How it is ok to be yourself – by Helen Whitehouse


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A few weeks ago I went to Cambridge University as part of a school trip, although it was in the easter holidays, for an English masterclass. It was a good experience, but a few elements of it definitely got me thinking…

For one thing, we went on our own. It was a train journey consisting of three changes- not an easy task at half past seven in the morning when all you want to do is go back to sleep, wherever your head may next fall. I had meticulously checked everything – plenty of needles and test strips, a friend armed with glucogel and glucogen just incase mine went missing, jelly sweets for midnight hypos… Everything. But I had an issue in the fact that the college where we stayed, Pembroke, was single rooms.

Set out in houses with four floors, four rooms to a floor, single rooms. The fact that I was diabetic seemed to confuse the leaders of the course a little on this issue – was I ok to be on my own? I reassured them to the fact that I have good hypo awareness. The matron checked on me at quarter to eleven, as she did everyone, and I was fine the whole time. It was refreshing to know that I could go somewhere and cope by myself, independently.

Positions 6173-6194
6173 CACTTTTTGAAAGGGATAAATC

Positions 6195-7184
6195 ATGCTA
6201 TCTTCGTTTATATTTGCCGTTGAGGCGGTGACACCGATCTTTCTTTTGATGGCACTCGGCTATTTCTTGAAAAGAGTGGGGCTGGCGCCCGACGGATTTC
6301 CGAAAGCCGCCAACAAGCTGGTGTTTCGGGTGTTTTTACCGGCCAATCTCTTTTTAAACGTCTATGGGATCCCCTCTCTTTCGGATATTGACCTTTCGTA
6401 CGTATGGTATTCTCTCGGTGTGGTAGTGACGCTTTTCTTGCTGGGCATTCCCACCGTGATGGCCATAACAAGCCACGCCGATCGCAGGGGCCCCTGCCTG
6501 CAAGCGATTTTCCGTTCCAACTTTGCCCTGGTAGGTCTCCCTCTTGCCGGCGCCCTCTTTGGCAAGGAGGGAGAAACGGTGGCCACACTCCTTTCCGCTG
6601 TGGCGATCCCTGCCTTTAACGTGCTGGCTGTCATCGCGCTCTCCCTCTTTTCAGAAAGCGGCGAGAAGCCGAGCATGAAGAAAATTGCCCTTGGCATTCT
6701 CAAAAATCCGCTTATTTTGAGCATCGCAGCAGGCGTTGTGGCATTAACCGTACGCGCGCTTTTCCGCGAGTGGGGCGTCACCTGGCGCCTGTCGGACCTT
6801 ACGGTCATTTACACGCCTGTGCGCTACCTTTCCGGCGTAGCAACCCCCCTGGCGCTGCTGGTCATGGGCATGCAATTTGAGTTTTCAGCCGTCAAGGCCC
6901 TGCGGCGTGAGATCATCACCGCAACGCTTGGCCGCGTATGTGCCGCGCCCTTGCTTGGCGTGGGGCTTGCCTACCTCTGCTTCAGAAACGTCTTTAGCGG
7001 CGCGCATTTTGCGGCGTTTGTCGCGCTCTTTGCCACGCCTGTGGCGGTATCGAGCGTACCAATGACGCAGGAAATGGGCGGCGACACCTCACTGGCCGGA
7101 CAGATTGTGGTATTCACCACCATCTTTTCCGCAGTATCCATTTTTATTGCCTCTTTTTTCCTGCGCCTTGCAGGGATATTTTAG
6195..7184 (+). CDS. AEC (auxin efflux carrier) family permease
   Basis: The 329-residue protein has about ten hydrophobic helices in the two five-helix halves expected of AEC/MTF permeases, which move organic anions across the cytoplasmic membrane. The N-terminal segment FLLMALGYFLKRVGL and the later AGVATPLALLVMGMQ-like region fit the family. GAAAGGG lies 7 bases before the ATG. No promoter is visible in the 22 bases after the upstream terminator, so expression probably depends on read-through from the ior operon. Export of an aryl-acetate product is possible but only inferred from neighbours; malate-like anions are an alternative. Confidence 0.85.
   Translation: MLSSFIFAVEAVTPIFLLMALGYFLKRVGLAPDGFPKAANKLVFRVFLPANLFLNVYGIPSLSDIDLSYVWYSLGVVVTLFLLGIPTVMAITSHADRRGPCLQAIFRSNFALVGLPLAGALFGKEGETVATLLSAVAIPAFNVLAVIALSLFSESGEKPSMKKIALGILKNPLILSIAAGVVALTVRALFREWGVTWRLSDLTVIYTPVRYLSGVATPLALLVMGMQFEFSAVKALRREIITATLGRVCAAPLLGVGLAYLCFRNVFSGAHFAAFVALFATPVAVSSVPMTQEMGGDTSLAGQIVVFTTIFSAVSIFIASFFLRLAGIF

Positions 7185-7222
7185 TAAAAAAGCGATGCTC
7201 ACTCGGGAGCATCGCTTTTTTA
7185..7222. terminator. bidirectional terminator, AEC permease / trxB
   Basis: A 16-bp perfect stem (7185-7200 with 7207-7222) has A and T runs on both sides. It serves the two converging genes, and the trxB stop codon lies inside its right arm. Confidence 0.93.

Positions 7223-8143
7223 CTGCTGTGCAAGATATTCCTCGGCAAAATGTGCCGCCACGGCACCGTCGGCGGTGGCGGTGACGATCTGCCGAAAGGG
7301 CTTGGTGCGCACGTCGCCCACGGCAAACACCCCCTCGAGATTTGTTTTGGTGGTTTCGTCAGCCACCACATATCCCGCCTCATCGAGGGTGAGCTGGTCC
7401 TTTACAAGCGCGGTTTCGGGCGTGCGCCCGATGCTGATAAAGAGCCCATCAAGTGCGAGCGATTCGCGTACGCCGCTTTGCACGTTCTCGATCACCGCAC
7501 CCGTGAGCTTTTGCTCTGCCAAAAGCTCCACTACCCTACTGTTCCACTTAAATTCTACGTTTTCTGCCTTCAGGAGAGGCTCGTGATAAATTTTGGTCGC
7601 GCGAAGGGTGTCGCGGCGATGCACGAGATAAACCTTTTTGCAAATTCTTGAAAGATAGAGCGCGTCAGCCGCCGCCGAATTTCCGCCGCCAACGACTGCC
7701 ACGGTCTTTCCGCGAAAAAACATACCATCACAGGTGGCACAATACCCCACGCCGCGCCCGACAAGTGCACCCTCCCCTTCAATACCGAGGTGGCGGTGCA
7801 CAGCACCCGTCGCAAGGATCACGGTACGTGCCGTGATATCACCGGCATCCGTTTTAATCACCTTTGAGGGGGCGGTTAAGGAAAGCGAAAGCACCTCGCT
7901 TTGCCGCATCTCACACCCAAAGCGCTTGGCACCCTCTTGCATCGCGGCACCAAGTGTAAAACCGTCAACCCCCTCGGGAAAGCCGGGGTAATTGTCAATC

On the last day at breakfast time, I was sat just finishing when I pulled out my insulin pen. The leader of the course sitting opposite me looked at me with something that was intrigue and disgust mingled together as she spoke the words “Well, you don’t look like a sickly child.” I was gob smacked, I actually froze mid injection to absorb what she had just said.

Seemingly not sensing my utter disgust for what she had said, she continued, “Well, I knew from the forms we had one of those diabetics on the course, but I didnt expect it to be someone like you. You cope all by yourself.” Well yes, I do. This woman was meant to be highly regarded, intelligent, yet her perception of diabetes is something which makes people ill in themselves, unable to cope with the condition, bed ridden, dependent.